A better understanding of workers’ rights in trade deals improves trade policies. Geographical researchers evaluated the effectiveness of such provisions in three EU trade deals, and examined workers’ rights provisions in post-Brexit trade deals.
A better understanding of workers’ rights in post-Brexit trade deals improves trade policies. Though EU free trade deals include provisions for workers’ rights, the implementation of those provisions varies. Geographical researchers evaluated the effectiveness of such provisions in three EU trade deals, later expanding their work to examine workers’ rights provisions in post-Brexit trade deals.
Globally, workers’ rights are inconsistent and may offer limited protection to workers. Major trade blocs, such as the EU, can include clauses in trade agreements to extend protection of workers’ rights outside the EU. These are known as Trade and Sustainable Development Chapters (TSDs).
However, failure to understand the implementation and impact of those provisions can result in ineffective monitoring, insufficient resourcing, and failure to fully apply provisions in ways that secure rights. For example, TSD implementation in Moldova has faced "serious funding and institutional capacity problems" and challenges to enforcing labour rights including "high levels of informality and restrictions on the labour inspection system".
Professor Adrian Smith at Queen Mary University of London led a project to investigate how EU commitments to improving labour standards were operationalised globally, specifically looking at the impact of new EU free-trade agreements with South Korea, Moldova and Guyana.
The team conducted more than 120 interviews with state, business and civil society stakeholders around the world, and reviewed primary and secondary documentation from the three trade agreements. They evaluated negotiating processes, the implementation of agreements through institutional structures, and practices in the export sectors of the three countries.
The project found that the influence and impact of TSDs on workers lives varied according to the relative power of trading partners, the geopolitical context of each agreement, and by sector. It raised questions over whether EU agreements can be effective throughout complex value chains, identifying situations in all three countries where TSDs were not reflected in structures and practices. The team also noted weak, incomplete or substandard monitoring of TSD framework implementation in all three countries.
The research offered a series of policy recommendations to support better design and implementation of TSDs, such as pre-ratification agreements to establish domestic legal standards before implementing a trade deal.
The project team worked with the ITUC and ActAlliance in Brussels to establish a civil society/academic intelligence group called “DAGs for Change” (referencing the EU’s Domestic Advisory Groups which advise on TSD implementation).
The researchers also used the findings and analysis to collaborate with international organisations and governmental bodies, to inform relevant policy:
A contribution to an International Labour Organisation handbook, used by a range of practitioner communities and referenced in the European Commission’s policy statement in February 2018.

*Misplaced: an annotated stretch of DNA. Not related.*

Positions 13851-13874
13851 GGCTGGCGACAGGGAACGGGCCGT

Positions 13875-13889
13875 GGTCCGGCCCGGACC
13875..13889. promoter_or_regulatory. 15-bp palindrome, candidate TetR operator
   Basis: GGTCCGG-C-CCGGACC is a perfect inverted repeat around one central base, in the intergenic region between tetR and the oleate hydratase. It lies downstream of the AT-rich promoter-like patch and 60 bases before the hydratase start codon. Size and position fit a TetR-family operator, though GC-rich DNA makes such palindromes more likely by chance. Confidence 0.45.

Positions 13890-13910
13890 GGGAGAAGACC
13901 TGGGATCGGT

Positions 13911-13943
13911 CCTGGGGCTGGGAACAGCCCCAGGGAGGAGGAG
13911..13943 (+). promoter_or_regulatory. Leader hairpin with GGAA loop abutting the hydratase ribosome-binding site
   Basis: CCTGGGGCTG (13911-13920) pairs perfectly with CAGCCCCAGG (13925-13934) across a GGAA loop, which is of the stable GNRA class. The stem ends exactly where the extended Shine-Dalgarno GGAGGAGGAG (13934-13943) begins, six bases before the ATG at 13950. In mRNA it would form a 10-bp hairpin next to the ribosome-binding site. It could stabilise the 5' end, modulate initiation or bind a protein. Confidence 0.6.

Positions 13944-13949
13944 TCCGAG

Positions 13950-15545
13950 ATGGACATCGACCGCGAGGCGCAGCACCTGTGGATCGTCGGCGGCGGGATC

Critical debate in the European Parliament and international trade union groups, including directly informing the EC’s reform agenda led by the European Commission on the EU’s Trade and Sustainable Development (TSD) model.
Project team members were commissioned by the EC subcommittee on Human Rights to produce a report on GSP+ and labour standards in export processing zones, which was presented in Brussels in January 2018. The EU reviewed its TSDs after the adoption of the Sustainable Development Goals in 2015.
The project team also used their Brexit-focused outputs to contribute to work on labour provisions in post-Brexit UK trade policy for the Department for International Trade’s Trade and Sustainability Advisory Group. The research has also helped the Trade Justice Movement to formulate policy positions, and members of the project team worked with Amnesty International UK and the think tanks CLASS and the Women’s Budget Group to produce policy briefs on UK trade policy.
The group continues to produce publications and presentations that contribute to policy discussion on the topic of TSDs.
Beyond the Border project website
Beyond the Border project summary briefing
Governing Labour Standards through Free Trade Agreements: Limits of the European Union's Trade and Sustainable Development Chapters’. JCMS: Journal of Common Market Studies [open access]
Dr Smith’s presentation to the WTO Public Forum (2017): slides and audio
Working paper on labour standards in EU FTAs
Working paper on post-Brexit labour rights in trade agreements
Team blog post on post-Brexit provisions
This is an open access article under the terms of the Creative Commons Attribution License (CC-BY-4.0), which permits use, distribution and reproduction in any medium, provided the original work is cited.
How to cite
Royal Geographical Society (with IBG) (2019) Working beyond the border. Case study. [online]
Available at: http://www.rgs.org/geography/advocacy-and-impact/impact/working-beyond-the-border/. Last accessed on: <date>
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